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Dukkha (Pāli दुक्ख; Sanskrit दुःख duḥkha; according to grammatical tradition derived from dus-kha "uneasy", but according to Monier-Williams more likely a Prakritized form of dus-stha "unsteady, disquieted"[1]) is a Pali term roughly corresponding to a number of terms in English including suffering, pain, discontent, unsatisfactoriness, unhappiness, sorrow, affliction, social alienation, anxiety, dissatisfaction, discomfort, anguish, stress, misery, and frustration. In Buddhism, the Four Noble Truths on dukkha are taught as the primary means to attain the ultimate aim of nirvana.



Sargeant, et. al. (2009: p. 303) provides the etymology of the Sanskrit words sukha and duḥkha:

It is perhaps amusing to note the etymology of the words sukha (pleasure, comfort, bliss) and duḥkha (misery, unhappiness, pain). The ancient Aryans who brought the Sanskrit language to India were a nomadic, horse- and cattle-breeding people who travelled in horse- or ox-drawn vehicles. Su and dus are prefixes indicating good or bad. The word kha, in later Sanskrit meaning "sky," "ether," or "space," was originally the word for "hole," particularly an axle hole of one of the Aryan's vehicles. Thus sukha … meant, originally, "having a good axle hole," while duhkha meant "having a poor axle hole," leading to discomfort.[2]

Sanskrit prefix 'su' is used as an emphasis suggesting wholesome, high, evolved, desirable, strong and such. [3]


Although dukkha is often translated as "suffering", its philosophical meaning is more analogous to "disquietude" as in the condition of being disturbed. As such, "suffering" is too narrow a translation with "negative emotional connotations" (Jeffrey Po),[3] which can give the impression that the Buddhist view is one of pessimism, but Buddhism is neither pessimistic nor optimistic, but realistic.[4] Thus in English-language Buddhist literature dukkha is often left untranslated, so as to encompass its full range of meaning.[5][6][7]

Buddhist literature

The Buddha himself on Dukkha:

This, bhikkhus, is the Noble Truth of Dukkha: Birth is dukkha, aging is dukkha, sickness is dukkha, death is dukkha. Presence of objects we loathed is dukkha; separation from what we love is dukkha; not getting what is wanted is dukkha. In short, the five clinging-aggregates are dukkha. — SN 56.11[8]

Accordingly, dukkha can refer to various unpleasant experiences in varying degrees. It can range anywhere from discomfort to suffering.[citation needed]

The Buddha embarked on a spiritual journey to find a way to end aging, death, and "dukkha". Dukkha is the focus of the Four Noble Truths that deal with the nature of "dukkha" in life, what is the cause of "dukkha", the cessation (cure) for "dukkha", and the techniques to bring about the cessation of "dukkha". The way leading to its cessation is known as the Noble Eightfold Path.[9] Texts like the Cula-Malunkyovada Sutta[10] and Anuradha Sutta,[11] show Siddartha Gautama, the Buddha, as insisting that the truths about dukkha and the way to end dukkha are the only ones he is teaching as far as attaining the ultimate goal of nirvana is concerned.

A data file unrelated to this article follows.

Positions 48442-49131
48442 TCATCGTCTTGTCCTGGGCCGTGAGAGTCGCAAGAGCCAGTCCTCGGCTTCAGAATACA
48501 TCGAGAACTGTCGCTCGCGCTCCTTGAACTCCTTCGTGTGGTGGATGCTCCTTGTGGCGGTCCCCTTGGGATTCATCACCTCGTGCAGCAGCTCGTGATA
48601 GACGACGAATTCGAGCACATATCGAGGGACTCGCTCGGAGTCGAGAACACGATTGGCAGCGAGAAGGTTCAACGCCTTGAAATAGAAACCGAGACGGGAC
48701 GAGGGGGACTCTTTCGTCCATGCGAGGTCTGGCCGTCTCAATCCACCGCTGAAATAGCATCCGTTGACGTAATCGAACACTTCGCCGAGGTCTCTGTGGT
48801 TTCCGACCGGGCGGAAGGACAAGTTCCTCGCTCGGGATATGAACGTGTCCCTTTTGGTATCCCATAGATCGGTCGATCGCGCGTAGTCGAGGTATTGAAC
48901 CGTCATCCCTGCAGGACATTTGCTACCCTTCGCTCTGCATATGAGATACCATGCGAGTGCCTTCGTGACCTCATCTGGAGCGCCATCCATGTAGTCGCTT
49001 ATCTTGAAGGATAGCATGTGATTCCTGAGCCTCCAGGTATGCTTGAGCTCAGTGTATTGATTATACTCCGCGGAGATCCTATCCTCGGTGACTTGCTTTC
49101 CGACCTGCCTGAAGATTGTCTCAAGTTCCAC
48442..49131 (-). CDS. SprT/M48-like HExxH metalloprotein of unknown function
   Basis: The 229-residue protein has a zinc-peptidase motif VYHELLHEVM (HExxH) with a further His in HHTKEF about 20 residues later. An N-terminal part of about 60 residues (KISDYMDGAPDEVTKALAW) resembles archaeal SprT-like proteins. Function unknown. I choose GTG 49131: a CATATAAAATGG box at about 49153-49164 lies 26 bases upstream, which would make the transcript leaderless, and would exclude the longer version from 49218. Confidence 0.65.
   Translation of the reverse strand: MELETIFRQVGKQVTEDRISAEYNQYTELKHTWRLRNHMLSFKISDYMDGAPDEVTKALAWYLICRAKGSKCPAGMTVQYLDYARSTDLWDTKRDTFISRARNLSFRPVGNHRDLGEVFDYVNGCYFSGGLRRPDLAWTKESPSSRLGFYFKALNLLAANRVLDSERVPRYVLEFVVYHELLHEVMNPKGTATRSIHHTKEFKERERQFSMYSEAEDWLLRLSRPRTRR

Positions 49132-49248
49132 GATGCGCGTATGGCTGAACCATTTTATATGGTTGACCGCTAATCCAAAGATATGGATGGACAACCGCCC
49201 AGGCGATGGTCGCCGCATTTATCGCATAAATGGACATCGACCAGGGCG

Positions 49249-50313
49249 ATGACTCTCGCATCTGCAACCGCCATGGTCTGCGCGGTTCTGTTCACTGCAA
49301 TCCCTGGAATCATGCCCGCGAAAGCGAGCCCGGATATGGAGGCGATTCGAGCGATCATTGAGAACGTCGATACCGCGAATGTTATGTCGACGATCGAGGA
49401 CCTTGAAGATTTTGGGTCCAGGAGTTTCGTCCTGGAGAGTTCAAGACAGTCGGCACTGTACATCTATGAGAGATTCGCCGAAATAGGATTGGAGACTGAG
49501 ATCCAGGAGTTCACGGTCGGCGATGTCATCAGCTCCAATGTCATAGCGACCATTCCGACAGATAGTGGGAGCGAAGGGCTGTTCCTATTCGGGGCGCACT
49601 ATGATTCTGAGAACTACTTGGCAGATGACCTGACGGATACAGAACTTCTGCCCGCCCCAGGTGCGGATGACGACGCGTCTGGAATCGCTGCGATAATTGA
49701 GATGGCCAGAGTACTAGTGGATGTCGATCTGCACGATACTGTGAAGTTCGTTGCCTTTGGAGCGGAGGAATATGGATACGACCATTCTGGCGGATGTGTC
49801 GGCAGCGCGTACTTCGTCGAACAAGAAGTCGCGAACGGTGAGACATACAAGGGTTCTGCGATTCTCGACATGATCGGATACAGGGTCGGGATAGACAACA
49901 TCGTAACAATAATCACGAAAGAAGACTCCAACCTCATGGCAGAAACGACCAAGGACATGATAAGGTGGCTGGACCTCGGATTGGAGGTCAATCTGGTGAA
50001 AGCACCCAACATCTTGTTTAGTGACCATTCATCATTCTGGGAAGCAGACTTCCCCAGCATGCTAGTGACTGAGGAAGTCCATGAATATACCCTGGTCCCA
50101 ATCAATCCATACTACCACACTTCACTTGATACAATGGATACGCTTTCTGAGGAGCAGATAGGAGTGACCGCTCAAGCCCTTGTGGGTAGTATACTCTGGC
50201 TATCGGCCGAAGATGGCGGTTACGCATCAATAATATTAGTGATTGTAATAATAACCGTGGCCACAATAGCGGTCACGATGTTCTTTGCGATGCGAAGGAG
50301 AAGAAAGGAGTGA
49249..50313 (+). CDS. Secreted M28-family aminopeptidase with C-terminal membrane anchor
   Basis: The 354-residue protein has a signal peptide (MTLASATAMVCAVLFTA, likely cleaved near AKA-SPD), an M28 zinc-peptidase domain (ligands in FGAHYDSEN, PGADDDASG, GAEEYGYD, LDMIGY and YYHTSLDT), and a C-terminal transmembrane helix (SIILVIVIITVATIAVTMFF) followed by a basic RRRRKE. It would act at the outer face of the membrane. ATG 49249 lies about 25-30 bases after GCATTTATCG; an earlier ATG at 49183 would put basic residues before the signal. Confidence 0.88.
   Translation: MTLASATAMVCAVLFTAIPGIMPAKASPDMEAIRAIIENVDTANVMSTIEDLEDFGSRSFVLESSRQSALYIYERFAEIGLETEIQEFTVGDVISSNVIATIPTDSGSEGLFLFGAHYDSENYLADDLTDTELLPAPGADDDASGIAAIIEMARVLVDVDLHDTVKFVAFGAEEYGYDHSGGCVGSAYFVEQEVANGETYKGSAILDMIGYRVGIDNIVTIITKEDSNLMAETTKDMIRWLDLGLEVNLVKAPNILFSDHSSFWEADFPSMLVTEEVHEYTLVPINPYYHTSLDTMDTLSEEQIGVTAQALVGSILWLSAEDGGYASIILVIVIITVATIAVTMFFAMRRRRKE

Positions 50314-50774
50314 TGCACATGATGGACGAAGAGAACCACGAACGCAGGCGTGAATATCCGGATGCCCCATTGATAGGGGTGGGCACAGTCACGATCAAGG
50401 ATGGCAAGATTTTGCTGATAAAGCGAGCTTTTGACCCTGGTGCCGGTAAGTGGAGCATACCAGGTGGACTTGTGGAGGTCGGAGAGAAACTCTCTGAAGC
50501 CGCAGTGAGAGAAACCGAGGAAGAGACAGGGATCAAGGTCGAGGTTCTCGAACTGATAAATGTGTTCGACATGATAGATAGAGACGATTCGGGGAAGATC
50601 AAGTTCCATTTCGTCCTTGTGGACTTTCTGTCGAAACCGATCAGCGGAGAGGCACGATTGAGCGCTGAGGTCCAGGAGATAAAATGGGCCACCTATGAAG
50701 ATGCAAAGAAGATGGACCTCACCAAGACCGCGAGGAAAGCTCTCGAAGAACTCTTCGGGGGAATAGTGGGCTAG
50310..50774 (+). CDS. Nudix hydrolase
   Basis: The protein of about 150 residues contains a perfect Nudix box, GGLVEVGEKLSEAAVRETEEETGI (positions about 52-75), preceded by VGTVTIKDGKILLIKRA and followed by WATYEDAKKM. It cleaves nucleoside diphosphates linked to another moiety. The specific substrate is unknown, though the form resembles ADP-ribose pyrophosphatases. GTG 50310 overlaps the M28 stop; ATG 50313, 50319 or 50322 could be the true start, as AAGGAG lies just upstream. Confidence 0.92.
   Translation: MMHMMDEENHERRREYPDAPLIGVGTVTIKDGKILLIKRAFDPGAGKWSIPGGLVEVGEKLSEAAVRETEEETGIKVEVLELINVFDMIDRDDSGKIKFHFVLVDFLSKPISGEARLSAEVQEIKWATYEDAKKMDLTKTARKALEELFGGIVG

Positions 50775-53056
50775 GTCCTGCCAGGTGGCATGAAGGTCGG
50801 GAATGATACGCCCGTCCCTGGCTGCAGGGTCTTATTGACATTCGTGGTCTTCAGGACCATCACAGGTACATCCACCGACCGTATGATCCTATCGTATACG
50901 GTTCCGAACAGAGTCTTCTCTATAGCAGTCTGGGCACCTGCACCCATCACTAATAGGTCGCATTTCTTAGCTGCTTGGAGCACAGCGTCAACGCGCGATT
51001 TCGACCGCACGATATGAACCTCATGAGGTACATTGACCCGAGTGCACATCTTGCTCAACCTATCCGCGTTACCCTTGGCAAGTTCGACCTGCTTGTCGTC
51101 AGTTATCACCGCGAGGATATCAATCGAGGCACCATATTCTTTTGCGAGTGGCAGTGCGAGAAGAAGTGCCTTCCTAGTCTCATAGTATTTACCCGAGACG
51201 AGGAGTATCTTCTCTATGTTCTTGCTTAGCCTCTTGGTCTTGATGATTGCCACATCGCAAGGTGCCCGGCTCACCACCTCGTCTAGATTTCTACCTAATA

Although the First Noble Truth that "Life is Dukkha" sounds simple enough, it is not easy for many people to realize. The Anapanasati Sutta and Maha-satipatthana Sutta indicate that a person first needs to practice meditation to purify the mind of the five hindrances to wisdom and the ability to "see things as they truly are" before contemplating the Four Noble Truths, which begin with the nature of "dukkha" in life. For someone who has not seen what it's like to be without dukkha, it is difficult to realize that life is "dukkha". Plato's "Allegory of the Cave" can be helpful in this regard.

In "Mindfulness, Bliss, and Beyond", Ajahn Brahm, the Founder of Jhana Grove Meditation Retreat states that without the preparation of the mind through Jhana it is not easy to develop deep insight into dukkha. He gives a simile that is, in a way, similar to Plato's "Allegory of the Cave":

Another simile, to emphasize the same point, is that of the man who was born and raised in a prison and who has never set foot outside. All he knows is prison life. He would have no conception of the freedom that is beyond his world. And he would not understand that prison is suffering. If anybody suggested that his world was dukkha, he would disagree, for prison is the limit of his experience. But one day he might find the escape tunnel dug long ago that leads beyond the prison walls to the unimaginable and expansive world of real freedom. Only when he has entered that tunnel and escaped from his prison does he realize how much suffering prison actually was, and the end of that suffering, escaping from jail is happiness. In this simile the prison is the body, the high prison walls are the five senses, and the relentless demanding prison guard is one's own will, the doer. The tunnel dug long ago, through which one escapes, is called jhana ( as at AN IX, 42). Only when one has experienced jhana does one realize that the five -sense world, even at its best, is really a five-walled prison, some parts of it is a little more comfortable but still a jail with everyone on death row! Only after deep jhana does one realize that "will" was the torturer, masquerading as freedom, but preventing one ever resting happily at peace. Only outside of prison can one gain the data that produces the deep insight that discovers the truth about dukkha. In summary, without experience of jhana, one's knowledge of the world is too limited to fully understand dukkha, as required by the first noble truth, and proceed to enlightenment.[12]